In a literal sense, the preserved trilobites, which were initially investigated by amateur paleontologists half a century ago, gave researchers with a completely new picture of the world.
In the early 1970s, radiographs of ancient arthropods were reexamined, and eye structures were discovered that had never been ever seen in an animal before or since.
Paleontology: Perspective on the Ancient Arthropology
Wilhelm Sturmer, the Head of Radiology at Siemens, knew one thing or two about employing X-rays to disclose buried truths. This was especially true in this case. He was energized by the prospect of fitting a minibus with an X-ray apparatus and transporting it to the area of paleontology.
Stürmer, despite his radiology knowledge, was not a paleontologist, therefore his claim of finding optic nerves inside a 390-million-year-old Phacops geesops fossil was dismissed.
Since then, a lot has changed. Paleontologists now accept the notion that soft tissue structures can leave a distinct imprint in petrified material. In the complex eyes of aquatic arthropods, super-long ommatidia have also been discovered.
With this in mind, Schoenemann and her colleagues revisited Stürmer’s original photographs for a deeper examination. They confirmed the filaments he noticed were almost probably optic nerve fibers after double-checking the fossil with contemporary CT technology.
What drew the researchers’ attention was what the foam-like nest of fibers what appeared to be two compound eyes were actually numerous, spread between left and right groups.
For hundreds of millions of years, trilobites dominated the waters, adapting to fill a wide range of aquatic niches with a variety of strange and fascinating body designs.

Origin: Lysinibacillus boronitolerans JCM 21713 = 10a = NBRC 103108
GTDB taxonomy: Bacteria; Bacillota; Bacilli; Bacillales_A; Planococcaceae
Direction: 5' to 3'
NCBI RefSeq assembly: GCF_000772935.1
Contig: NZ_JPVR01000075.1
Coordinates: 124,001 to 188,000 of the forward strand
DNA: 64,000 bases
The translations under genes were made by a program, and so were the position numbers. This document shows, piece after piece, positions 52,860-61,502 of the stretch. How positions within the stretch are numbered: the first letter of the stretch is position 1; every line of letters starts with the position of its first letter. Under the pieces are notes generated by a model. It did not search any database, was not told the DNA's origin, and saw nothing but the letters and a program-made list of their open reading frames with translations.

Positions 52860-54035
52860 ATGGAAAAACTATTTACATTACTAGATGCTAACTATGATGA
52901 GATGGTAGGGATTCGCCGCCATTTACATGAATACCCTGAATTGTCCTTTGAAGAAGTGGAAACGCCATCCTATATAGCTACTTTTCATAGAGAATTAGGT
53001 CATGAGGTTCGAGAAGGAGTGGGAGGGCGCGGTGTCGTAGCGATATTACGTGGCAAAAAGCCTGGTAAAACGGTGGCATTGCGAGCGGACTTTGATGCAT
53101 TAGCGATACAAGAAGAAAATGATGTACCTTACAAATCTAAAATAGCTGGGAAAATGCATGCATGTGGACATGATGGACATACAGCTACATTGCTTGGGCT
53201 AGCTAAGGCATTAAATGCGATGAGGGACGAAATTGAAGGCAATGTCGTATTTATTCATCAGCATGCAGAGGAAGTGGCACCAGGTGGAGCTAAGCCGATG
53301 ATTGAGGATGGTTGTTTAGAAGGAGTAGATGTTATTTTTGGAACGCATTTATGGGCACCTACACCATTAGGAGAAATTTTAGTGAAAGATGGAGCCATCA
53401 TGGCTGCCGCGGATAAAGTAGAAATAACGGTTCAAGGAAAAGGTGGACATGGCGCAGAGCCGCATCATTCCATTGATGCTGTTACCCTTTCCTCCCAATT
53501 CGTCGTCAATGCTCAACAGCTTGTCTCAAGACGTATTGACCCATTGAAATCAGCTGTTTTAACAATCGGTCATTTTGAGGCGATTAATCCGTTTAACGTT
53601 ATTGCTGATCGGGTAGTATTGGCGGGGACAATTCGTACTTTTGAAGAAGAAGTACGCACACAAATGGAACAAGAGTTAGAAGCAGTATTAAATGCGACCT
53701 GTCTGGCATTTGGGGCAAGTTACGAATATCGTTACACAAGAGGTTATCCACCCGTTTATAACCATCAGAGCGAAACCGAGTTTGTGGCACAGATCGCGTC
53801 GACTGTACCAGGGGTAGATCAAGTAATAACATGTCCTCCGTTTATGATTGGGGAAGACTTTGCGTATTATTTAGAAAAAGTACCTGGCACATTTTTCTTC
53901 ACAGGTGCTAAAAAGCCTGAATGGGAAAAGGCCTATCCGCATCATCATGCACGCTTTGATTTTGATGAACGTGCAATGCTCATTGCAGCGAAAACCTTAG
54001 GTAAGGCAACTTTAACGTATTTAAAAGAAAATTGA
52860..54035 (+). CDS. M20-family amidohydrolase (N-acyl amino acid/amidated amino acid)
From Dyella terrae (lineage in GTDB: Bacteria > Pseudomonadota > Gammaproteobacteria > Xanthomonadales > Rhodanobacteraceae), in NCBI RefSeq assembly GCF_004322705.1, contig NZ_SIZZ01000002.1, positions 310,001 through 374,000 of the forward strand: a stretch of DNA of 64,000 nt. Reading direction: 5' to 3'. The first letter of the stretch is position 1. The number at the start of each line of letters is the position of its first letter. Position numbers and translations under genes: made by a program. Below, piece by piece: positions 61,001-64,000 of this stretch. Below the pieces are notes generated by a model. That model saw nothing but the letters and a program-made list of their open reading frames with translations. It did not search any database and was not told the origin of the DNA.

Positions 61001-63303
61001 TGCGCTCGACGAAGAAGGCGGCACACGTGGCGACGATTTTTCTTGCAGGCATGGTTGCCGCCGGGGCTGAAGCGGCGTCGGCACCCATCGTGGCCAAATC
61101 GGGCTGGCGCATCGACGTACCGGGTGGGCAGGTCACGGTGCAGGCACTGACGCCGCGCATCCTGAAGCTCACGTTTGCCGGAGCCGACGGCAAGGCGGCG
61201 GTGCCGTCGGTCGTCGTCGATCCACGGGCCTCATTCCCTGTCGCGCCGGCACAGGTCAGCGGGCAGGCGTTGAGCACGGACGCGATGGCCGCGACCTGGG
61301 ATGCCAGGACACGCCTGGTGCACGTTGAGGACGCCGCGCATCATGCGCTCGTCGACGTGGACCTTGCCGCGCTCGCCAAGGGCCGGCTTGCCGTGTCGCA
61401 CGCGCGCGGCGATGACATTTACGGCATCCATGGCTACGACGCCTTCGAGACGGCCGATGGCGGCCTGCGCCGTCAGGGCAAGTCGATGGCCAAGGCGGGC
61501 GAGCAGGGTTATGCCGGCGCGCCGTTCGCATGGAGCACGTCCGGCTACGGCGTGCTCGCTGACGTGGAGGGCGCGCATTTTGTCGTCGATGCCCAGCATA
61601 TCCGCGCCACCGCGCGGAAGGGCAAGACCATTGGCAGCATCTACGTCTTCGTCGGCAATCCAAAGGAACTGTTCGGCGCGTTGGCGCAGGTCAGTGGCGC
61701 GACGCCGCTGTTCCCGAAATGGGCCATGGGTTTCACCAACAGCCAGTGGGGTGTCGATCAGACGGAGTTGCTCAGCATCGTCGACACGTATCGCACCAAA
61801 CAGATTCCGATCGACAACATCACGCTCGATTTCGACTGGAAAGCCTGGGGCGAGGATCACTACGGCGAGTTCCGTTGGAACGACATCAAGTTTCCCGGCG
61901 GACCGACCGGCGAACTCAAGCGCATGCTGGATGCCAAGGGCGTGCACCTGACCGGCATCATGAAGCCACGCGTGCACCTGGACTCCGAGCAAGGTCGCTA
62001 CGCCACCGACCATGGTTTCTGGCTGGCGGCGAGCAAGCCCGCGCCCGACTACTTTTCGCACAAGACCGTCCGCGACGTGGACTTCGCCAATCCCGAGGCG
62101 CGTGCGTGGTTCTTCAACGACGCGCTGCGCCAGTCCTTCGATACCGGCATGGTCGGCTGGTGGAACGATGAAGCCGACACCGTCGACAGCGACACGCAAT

According to Schoenemann, each of these eyes had roughly 200 lenses ranging in size from one millimeter to one millimeter. At least six aspects are built up beneath each of these lenses, which, when combined, form a tiny compound eye. In one eye, we have around 200 compound eyeballs (one under each lens).
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Modern Eye Architecture
For hundreds of millions of years, trilobites dominated the waters, adapting to fill a wide range of aquatic niches with a variety of strange and fascinating body designs. A visual system of unparalleled intricacy was one of their most brilliant ideas. While their eyes were very rudimentary in modern terms, they offered them an advantage in hunting and hiding, as well as detecting even the tiniest changes in brightness and movement.
Though their eye architecture varied, most zoologists today would recognize the most typical structures, which consisted of a neatly ordered array of lenses working together to turn diffuse light into a heavily pixelated representation of their surroundings.
Compound eyes like these are still used extensively by modern insects and other arthropods. What this pixelated vision loses in clarity, it makes up for in simplicity and adaptability, developing to overcome limits with a few anatomy modifications.
Each lens in a schizochroal eye is separated from its neighbor by a small distance, leaving a lot of vacant space that may be used to catch lighter.
What seems to be a single lens is actually a single compound eye contained within two ‘hyper-eyes.
Instead of debating the waste of space between each lens, biologists can now hypothesize on the advantages of hundreds of tiny eyes in adjusting to low light or responding to rapid changes in light conditions across a larger region.
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